Snow due this weekend. Grrr. Not unexpected; in this part of the world the first few weeks of April are twitchy and inconsistent. I remember April 15ths where I sat on a dock at Lake Calhoun and basked, other April 15ths when I stamped on sheets of ice on the sidewalk. April 15th is a day when you can expect the leave to poke through the dirt at noon, and be flecked with snow by nightfall.

Winter always rallies before it’s defeated for good.

Had enough juice to watch the Sopranos last night. Very good. Very, very good. There are three ways “The Sopranos” can end. Either it concludes open-ended, with Tony continuing on in a greater or lesser role. Not completely satisfying, but it might work – the audience is drawn to Tony as much as they are repelled, and part of us roots for him against our better judgment. . Two: the last season has a trial. Bad idea. Mob trials don’t make for compelling dramas, and they’re always anticlimactic. Either there’s jury tampering and the mob guy gets off, or he’s convicted and we have to endure those boring stretches inside the prison with the obligatory scene of two people sitting on opposite sides of a sheet of glass, talking on the phone.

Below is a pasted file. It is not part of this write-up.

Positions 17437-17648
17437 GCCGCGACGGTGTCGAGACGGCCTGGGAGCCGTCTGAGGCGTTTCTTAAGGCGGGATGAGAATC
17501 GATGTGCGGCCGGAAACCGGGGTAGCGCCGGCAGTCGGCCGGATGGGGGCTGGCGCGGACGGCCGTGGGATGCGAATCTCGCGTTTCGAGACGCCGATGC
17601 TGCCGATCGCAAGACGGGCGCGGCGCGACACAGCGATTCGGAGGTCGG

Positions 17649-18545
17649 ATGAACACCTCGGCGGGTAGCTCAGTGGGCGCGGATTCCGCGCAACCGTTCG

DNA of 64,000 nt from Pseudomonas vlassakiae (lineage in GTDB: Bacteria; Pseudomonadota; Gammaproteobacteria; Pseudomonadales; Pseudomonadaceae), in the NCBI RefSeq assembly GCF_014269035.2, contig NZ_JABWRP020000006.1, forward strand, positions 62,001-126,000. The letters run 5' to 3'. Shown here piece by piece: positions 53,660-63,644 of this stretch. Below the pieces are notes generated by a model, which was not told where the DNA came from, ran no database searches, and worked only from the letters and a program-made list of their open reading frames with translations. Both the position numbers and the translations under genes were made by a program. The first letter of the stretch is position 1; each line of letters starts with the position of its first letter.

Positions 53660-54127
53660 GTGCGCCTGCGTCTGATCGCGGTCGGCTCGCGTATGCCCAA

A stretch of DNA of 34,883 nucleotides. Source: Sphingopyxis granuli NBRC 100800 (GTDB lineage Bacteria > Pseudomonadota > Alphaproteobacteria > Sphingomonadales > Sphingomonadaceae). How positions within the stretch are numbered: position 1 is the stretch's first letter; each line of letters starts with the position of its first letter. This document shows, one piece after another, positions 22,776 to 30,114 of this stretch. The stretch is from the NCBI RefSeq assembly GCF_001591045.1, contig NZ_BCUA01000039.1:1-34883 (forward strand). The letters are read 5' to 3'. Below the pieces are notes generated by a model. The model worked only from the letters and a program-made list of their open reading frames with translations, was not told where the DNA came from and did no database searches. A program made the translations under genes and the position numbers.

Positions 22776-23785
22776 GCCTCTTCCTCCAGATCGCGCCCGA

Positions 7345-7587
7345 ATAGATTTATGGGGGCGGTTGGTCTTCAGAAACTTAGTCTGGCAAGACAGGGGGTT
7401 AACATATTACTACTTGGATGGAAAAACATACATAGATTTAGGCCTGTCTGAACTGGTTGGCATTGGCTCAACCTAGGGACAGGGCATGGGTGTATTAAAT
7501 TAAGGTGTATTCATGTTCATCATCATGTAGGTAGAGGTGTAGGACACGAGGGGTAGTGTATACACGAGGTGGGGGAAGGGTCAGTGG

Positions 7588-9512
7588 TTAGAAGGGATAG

Or he dies. I think that’s what they’ll do. I think the fall of Tony Soprano would make for a season even better than this one, and this one is exceptional.

Listened to Dr. Rice’s testimony today while cleaning, doing puzzles, coloring – the usual morning routine. I thought she did okay. But the 9/11 commission has changed my view of the administration. I now believe that if Al Gore had been president, he would have invaded Afghanistan right away, fortified the cockpit doors, issued an executive order that made the CIA and FBI share intel, grounded all planes the moment “chatter” started mentioning “a winged victory, like the bird of righteousness,” and subjected all young Arab males to full-body searches in airports. Pakistan would have come around to our point of view right away.


Is it hopeless to think that we can pull together and realize that A) the Marines are fighting some Very Bad Men, and B) it would be good for the region to defeat them? No, it’s not: